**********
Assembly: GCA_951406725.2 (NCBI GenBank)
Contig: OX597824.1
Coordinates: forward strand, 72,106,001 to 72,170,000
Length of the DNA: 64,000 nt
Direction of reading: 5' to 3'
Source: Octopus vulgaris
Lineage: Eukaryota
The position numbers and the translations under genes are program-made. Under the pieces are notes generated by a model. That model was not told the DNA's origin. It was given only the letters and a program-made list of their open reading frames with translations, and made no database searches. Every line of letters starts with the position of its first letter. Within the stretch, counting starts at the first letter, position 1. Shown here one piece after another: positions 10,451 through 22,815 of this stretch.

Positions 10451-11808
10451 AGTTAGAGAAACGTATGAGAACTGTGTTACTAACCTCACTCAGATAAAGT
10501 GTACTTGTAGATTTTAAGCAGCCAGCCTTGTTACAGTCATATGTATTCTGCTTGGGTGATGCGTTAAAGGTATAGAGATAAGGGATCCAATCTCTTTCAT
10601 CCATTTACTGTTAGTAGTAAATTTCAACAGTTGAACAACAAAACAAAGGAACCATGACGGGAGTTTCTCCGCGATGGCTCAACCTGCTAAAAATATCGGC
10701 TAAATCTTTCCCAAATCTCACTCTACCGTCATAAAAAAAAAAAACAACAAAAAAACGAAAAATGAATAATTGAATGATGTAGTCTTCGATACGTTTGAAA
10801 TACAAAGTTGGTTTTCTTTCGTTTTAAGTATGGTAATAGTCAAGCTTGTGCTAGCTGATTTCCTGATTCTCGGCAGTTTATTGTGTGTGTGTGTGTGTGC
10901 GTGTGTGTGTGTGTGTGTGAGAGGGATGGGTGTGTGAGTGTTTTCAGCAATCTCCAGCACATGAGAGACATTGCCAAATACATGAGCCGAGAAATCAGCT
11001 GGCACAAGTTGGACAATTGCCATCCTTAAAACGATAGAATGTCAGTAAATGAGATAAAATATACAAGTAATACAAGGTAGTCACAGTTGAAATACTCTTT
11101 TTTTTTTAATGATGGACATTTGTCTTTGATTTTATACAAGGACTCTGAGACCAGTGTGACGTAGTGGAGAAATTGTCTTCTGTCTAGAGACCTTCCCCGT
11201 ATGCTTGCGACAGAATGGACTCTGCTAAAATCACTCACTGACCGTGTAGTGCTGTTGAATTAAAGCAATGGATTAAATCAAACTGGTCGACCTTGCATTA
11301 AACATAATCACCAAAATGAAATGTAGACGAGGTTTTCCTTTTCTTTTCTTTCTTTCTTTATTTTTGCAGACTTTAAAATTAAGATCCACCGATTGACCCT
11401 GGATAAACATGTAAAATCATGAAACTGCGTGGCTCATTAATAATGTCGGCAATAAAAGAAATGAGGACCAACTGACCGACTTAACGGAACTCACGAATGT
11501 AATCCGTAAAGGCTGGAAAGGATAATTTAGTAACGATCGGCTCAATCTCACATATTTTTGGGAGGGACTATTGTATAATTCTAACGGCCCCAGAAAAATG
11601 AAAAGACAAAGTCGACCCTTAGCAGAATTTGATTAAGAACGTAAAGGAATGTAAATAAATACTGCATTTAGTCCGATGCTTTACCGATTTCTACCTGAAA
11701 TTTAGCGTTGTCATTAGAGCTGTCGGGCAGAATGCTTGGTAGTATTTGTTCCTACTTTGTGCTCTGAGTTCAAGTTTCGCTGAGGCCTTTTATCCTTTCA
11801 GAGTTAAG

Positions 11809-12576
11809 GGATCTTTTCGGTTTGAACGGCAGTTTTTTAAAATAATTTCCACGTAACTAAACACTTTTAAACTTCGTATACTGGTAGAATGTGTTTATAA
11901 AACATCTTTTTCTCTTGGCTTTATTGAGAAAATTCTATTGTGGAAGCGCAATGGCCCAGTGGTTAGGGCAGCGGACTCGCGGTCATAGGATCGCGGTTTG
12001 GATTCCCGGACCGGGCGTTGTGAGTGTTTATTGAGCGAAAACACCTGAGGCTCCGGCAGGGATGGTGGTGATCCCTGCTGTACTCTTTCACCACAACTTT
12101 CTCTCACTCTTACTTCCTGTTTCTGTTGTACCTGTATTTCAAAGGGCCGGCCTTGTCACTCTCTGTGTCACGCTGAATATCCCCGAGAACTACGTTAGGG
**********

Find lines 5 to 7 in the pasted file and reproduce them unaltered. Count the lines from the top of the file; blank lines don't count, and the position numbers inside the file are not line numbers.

Direction of reading: 5' to 3'
Source: Octopus vulgaris
Lineage: Eukaryota